12 Images

Music to My Eyes

Jeff Ayeroff: “I think, up to that point, the Breakfast in America campaign for Supertramp was the best thing we’d done at A&M. This is the menu we put in Billboard, which came from asking ourselves, What can we do to promote the album instead of a billboard? Now you have this piece of Americana for a prototypical English band. I had an unreleased poster (left)—the band thought ‘Libby’ the waitress was too scary, but art director Mick Haggerty loved it. After that, Mick and I hit it off.” ()
Jeff Ayeroff: “New Wave was happening, but our head of promotions had his head in the toilet, so we did this No Wave sampler to convince our promotion department of the viability of this style of music. It was the first time the Police and Squeeze were on a record (in the U.S.). Out of our new-wave adventure comes the best line of vinyl-music toys in history—including Police picture badges and the pièce de résistance: the Mick Haggerty–designed laser-engraved Split Enz album.” ()
Jeff Ayeroff: “We had to shoot the Police for Synchronicity. At the time, Andy, Stewart and Sting were not speaking to one another, so I proposed we shoot them separately. You’ll notice on the album cover they are never pictured together. For Sting, we got permission to shoot inside the Museum of Natural History in New York. So we went in the middle of the night, and there was literally one guard in the whole place (like in the Ben Stiller movie Night at the Museum). We had free rein. We started taking pics, and Sting spontaneously ended up crawling inside the belly of this dinosaur skeleton. That’s why I just love this photo.” ()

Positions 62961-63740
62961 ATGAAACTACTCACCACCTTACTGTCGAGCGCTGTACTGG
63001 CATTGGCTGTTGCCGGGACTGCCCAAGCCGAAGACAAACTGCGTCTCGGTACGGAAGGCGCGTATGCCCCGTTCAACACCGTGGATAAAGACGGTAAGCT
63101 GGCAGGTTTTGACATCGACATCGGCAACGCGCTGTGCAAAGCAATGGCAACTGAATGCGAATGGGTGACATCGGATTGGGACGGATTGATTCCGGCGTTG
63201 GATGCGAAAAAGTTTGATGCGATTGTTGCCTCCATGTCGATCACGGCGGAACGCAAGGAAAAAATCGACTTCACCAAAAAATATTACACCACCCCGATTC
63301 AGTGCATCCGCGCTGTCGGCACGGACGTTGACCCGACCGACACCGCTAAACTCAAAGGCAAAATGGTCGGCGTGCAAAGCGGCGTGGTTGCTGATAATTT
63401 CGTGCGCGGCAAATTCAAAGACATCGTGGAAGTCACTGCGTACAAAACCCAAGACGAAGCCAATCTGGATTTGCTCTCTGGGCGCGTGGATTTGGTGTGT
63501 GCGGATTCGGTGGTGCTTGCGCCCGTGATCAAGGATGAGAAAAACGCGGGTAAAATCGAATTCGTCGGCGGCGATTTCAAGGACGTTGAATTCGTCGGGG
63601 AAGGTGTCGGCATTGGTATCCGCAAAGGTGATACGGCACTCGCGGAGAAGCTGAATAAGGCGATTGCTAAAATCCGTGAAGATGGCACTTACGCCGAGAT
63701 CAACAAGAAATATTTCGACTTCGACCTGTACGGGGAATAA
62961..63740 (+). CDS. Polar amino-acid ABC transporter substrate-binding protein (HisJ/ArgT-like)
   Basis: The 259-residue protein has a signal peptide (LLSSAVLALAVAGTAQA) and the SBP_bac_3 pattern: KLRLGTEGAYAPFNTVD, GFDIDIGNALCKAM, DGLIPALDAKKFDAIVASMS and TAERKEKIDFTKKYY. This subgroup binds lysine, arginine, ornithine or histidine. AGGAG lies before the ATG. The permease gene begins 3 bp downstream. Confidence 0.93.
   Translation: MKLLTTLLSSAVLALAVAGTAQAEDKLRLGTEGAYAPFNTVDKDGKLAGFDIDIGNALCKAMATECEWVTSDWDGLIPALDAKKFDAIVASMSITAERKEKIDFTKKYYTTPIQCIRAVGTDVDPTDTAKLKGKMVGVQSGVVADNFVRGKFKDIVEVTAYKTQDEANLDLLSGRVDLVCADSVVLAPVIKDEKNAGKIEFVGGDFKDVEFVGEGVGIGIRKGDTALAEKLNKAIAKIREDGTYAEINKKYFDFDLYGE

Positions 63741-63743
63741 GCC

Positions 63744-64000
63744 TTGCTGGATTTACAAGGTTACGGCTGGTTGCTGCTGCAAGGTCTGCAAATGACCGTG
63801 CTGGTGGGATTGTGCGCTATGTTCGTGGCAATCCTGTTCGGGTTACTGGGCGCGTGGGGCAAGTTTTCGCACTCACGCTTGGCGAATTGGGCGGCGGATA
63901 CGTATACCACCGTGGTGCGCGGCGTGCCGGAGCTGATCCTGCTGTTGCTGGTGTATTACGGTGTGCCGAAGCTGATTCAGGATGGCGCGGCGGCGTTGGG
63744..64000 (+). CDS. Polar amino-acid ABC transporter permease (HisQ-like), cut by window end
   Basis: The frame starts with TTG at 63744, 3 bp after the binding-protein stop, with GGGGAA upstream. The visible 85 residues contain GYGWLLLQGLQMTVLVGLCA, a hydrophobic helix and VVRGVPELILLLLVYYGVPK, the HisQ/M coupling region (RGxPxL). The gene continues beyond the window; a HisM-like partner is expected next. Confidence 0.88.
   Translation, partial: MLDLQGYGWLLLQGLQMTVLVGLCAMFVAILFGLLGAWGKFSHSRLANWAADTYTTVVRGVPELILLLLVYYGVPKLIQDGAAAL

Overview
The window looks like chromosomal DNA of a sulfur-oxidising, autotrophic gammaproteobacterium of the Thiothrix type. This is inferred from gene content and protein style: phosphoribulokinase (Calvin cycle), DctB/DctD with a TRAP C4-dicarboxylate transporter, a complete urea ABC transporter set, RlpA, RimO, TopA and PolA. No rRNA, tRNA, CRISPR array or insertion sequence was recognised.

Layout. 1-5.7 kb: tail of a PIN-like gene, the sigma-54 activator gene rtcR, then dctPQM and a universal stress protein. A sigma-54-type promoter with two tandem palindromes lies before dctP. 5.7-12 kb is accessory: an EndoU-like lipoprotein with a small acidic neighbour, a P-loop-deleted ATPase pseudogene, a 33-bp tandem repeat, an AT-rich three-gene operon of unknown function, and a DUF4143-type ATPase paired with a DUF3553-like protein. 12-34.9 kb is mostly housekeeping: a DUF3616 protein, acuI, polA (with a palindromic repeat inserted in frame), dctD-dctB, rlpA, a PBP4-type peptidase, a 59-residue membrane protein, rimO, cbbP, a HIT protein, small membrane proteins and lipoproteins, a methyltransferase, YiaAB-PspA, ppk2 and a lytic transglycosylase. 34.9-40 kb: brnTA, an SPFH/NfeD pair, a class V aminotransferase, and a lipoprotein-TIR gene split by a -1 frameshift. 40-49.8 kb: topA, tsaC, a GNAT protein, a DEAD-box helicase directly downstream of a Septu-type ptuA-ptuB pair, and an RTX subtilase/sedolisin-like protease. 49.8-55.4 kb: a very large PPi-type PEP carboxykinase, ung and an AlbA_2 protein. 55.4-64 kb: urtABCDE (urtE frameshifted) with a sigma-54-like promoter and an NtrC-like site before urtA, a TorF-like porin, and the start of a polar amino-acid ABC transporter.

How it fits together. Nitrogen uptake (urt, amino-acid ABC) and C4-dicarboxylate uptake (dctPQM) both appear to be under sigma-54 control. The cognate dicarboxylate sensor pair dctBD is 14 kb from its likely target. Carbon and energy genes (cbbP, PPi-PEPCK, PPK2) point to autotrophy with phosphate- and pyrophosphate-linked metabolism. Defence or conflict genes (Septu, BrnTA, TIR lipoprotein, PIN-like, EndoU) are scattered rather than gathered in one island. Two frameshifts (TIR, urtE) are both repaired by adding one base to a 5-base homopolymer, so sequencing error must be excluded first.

Jeff Ayeroff: “Walter Shenson was the original producer of A Hard Day’s Night with the Beatles, and he hired me to work on a poster for the rerelease. I noticed Walter had in his possession a five-inch-thick gray binder with the original negatives from the film’s publicity shoot by Robert Freeman. I was paid $1,500 and spent it all on making unique prints from this book—and they have been in my office ever since. It was a good way to indulge my fetish with the Beatles, whom I love.” ()
Jeff Ayeroff: “This album was never released. And Think Too Much was really an appropriate way of describing the situation. Simon & Garfunkel had this blowup, and Paul decided, ‘This is my album.’ The image of Art and Paul was shot off a monitor at a New York subway station. If you take a good look at the cover, you can see Paul’s wearing the same outfit as on Hearts and Bones. We basically used the same images and called it a day.” ()
Jeff Ayeroff: “I found myself at Danceteria in New York and saw an artist named Madonna perform—and I immediately knew what my next ‘project’ was going to be. We sold millions on her debut and then went to Venice to shoot the video for ‘Like a Virgin.’ I was the one in the canals telling Madonna to duck every time a bridge approached. Then for the Madonna Billboard ad, I figured out that if you ran an ad on the back of a magazine upside down, you then had the front cover of the magazine!” ()